It has for some time been a truism that if you want to see the division of world power, you need to look beyond the map of nation-states. A slew of multinational corporations have annual gross incomes that exceed the GNP of entire nations. Moreover, though they don’t have a seat at the United Nations, these corporations arguably wield much greater power than many nations on the world stage.
The familiar story of the rise of multinational corporations focuses on the usual suspects: longstanding powerhouses, mostly based in the United States and Western Europe, like Walmart, IBM, General Electric, Exxon, BP and Volkswagen. Japan’s massive post-WWII investment in modernization allowed it to become a leader in the automobile and electronics industries.
In the last twenty years, that story–and the multinational map of corporate power, as it were–has undergone a fundamental shift: away from established companies in the developed world and toward ambitious upstarts in the developing world. In their book Emerging Markets Rule: Growth Strategies of the New Global Giants, Wharton management professor Mauro Guillén and co-author Esteban García-Canal shine needed light on this new twist in the story, one that has been largely underreported in the mainstream press.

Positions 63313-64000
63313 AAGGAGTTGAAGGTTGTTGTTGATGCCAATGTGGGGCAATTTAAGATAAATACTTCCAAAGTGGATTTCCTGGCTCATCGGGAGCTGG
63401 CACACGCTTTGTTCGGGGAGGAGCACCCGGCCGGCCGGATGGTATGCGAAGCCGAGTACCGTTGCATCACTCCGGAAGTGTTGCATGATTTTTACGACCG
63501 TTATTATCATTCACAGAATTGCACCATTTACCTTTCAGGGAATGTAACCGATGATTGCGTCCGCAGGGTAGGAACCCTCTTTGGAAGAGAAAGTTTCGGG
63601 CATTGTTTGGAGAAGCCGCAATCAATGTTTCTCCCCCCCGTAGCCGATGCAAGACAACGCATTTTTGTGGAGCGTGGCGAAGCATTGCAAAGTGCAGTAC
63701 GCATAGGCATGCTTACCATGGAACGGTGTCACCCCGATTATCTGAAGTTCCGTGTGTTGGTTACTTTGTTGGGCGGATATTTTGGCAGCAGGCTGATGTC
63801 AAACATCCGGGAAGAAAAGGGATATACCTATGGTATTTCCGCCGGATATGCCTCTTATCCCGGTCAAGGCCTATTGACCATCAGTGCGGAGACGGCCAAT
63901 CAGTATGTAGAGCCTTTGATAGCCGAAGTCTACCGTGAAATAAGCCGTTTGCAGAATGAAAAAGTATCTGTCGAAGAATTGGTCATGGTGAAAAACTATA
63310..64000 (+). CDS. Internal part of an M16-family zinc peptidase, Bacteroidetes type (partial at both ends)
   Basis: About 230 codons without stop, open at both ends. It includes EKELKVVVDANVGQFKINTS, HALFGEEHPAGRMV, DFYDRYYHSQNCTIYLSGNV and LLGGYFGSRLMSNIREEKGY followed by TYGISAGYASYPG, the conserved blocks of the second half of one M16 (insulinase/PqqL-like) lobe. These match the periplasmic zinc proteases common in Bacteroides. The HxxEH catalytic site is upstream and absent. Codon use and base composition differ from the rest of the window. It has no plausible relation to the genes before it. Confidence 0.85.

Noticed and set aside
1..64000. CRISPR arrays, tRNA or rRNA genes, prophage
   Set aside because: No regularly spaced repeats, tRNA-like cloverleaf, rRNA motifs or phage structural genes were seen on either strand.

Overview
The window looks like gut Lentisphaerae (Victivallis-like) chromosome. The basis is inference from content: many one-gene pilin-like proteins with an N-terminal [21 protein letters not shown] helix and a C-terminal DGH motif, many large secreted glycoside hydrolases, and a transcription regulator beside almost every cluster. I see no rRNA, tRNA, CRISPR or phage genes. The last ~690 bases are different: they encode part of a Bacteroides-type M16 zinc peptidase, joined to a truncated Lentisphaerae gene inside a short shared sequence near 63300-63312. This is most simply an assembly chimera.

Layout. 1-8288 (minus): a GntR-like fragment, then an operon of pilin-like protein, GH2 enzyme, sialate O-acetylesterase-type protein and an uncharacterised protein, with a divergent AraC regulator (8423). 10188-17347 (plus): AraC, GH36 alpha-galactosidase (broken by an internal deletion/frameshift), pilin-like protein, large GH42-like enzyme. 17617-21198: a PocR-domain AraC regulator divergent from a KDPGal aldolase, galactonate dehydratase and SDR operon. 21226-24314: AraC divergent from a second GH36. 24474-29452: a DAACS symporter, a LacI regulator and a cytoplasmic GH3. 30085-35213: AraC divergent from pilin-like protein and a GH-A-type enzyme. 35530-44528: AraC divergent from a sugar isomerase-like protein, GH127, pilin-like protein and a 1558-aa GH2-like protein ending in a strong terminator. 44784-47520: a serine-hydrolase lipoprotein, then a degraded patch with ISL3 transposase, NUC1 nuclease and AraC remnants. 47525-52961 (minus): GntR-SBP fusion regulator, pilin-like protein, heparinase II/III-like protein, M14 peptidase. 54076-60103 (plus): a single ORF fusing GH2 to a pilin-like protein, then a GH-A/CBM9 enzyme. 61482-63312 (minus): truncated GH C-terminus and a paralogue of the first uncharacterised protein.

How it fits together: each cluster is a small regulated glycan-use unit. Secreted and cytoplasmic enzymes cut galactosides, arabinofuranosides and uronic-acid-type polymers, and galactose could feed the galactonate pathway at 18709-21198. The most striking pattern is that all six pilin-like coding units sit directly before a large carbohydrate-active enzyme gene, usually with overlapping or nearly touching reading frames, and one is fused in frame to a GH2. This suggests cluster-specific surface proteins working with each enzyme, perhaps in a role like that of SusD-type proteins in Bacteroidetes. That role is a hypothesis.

When Forbes first published its Global 2000 list in 2003, the United States, Japan and the United Kingdom dominated. By 2012, emerging markets had broken that stronghold in a big way, in many cases leapfrogging established players like AT&T, Gulfstream and Sara Lee. Emerging market multinationals (EMMs) are now at the top of markets as varied as household appliances, ready-mix concrete, seamless tubes for oil drilling, regional jets, meat, bread and candy. Yet recognition of this trend has been spotty at best. In 2010, for example, the Chinese battery and electric automaker BYD topped Bloomberg Businessweek‘s Tech 100 list. Warren Buffett was so impressed he took a 10% stake in the company. Yet a March 2012 search of the previous year turned up only one mention in the New York Times, while the 98th-ranked firm, California-based VMWare, showed 1,100 results for the same period.
Originally Published July 17th, 2013 in Knowledge@Wharton